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Memory Issues

A object without any attributes takes up 2 words (8 bytes) of memory. The memory requirements of an object is thus 2 words + memory requirement of attributes, e.g. an object of type Number:

class Number {             
public:                    
    Number(int x) : x(x) {}
    int x;                 
};                         

takes up 2 words + sizeof(int) = 3 words (12 bytes).

Example

This C++ code:

class Number {             
public:                    
    Number(int x) : x(x) {}
    int x;                 
};                         
int main(void) {           
    Number n(300);         
    return n.x;            
}

when compiled with:

g++ -S -mpreferred-stack-boundary=2 number.cpp

results in:

        ...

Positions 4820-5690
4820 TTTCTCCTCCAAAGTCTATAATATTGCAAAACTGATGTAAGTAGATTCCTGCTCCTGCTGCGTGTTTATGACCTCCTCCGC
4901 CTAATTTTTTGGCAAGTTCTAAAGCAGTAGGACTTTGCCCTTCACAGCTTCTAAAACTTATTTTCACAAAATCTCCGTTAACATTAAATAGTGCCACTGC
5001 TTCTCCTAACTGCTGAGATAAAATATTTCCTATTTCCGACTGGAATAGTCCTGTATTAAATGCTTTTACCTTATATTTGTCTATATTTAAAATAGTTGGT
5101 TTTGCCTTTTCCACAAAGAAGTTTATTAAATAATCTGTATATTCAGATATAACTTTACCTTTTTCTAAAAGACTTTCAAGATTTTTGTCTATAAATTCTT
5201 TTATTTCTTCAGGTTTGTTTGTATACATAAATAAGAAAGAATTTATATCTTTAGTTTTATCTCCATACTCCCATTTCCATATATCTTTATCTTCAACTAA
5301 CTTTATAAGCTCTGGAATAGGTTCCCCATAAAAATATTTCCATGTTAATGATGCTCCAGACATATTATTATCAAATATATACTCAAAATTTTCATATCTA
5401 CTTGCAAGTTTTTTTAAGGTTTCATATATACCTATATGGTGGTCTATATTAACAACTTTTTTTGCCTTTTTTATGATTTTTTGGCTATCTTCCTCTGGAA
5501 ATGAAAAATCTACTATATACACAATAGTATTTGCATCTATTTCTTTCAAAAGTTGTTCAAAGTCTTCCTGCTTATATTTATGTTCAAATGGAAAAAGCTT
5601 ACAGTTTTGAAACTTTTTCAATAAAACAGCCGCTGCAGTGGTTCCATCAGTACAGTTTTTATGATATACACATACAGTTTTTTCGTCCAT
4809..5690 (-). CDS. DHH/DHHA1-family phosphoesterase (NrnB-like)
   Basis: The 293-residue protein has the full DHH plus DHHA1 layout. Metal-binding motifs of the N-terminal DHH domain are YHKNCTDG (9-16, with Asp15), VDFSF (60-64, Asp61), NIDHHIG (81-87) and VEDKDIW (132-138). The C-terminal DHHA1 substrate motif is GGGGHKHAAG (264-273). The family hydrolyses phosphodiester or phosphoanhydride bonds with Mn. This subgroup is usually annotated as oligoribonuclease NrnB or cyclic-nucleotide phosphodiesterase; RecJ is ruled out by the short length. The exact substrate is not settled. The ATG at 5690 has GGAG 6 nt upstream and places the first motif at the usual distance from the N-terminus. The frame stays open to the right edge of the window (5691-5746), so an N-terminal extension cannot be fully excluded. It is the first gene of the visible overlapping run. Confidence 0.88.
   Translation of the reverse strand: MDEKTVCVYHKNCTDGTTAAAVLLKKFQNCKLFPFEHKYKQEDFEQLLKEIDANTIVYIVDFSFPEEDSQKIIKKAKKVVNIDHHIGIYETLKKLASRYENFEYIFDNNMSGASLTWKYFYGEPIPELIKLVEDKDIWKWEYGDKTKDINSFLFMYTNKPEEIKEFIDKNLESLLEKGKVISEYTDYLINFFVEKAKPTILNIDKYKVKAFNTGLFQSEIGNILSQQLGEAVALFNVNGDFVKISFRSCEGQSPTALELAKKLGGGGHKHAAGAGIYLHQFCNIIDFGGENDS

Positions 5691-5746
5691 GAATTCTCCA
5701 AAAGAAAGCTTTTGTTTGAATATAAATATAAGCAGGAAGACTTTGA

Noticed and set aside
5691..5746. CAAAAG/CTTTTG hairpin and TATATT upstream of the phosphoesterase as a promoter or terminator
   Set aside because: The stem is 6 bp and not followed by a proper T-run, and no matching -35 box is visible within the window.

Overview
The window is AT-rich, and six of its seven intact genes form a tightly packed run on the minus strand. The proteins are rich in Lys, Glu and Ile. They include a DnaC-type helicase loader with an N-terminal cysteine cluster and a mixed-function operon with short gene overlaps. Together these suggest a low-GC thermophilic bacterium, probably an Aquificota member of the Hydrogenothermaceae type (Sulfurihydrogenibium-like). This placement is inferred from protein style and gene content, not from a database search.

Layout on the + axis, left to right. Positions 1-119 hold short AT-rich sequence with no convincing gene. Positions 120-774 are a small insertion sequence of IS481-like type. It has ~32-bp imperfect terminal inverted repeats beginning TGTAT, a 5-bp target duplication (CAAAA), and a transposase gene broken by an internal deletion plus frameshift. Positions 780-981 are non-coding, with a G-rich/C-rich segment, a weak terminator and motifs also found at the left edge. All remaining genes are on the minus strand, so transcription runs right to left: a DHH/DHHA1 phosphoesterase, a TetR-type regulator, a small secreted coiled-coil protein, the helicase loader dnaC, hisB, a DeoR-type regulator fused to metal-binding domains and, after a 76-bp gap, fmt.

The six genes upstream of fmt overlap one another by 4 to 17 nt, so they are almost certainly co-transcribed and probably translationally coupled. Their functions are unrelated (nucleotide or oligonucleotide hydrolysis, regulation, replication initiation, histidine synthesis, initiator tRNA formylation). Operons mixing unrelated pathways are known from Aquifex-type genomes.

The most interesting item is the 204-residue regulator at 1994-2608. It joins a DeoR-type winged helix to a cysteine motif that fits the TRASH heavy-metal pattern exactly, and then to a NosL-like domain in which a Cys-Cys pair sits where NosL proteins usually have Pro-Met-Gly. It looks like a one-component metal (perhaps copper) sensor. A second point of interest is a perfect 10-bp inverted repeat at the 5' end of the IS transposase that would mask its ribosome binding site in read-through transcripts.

main:
        pushl   %ebp            # save caller stack pointer
        movl    %esp, %ebp      # copy stack pointer to base pointer
        subl    $12, %esp       # allocate space for n instance (3 words)

        movl    $300, 4(%esp)   # copy 300 to second argument
        leal    -4(%ebp), %eax  # copy address of n to eax
        movl    %eax, (%esp)    # copy n to first argument
        call    _ZN6NumberC1Ei  # call Number::Number(int) constructor
        movl    -4(%ebp), %eax  # return first value in n (n.x)
        leave
        ret

        ...
_ZN6NumberC1Ei:                 # Number::Number(int)
        pushl   %ebp            # save caller stack pointer
        movl    %esp, %ebp      # copy stack pointer to base pointer

        movl    8(%ebp), %edx   # copy first argument 'this' to %edx
        movl    12(%ebp), %eax  # copy second argument '300' to %eax
        movl    %eax, (%edx)    # copy '300' to this->x

        popl    %ebp            # restore caller stack frame
        ret                     # return to caller
        ...

Name Mangling

_ZN6NumberC1Ei

is decomposed as

_Z              mangled name prefix
  N             nested name (= a name that uses the scope operator)
   6Number      <length, id>
          C1    constructor
            E   end marker
             i  integer 

and thus:

Number::Number(int)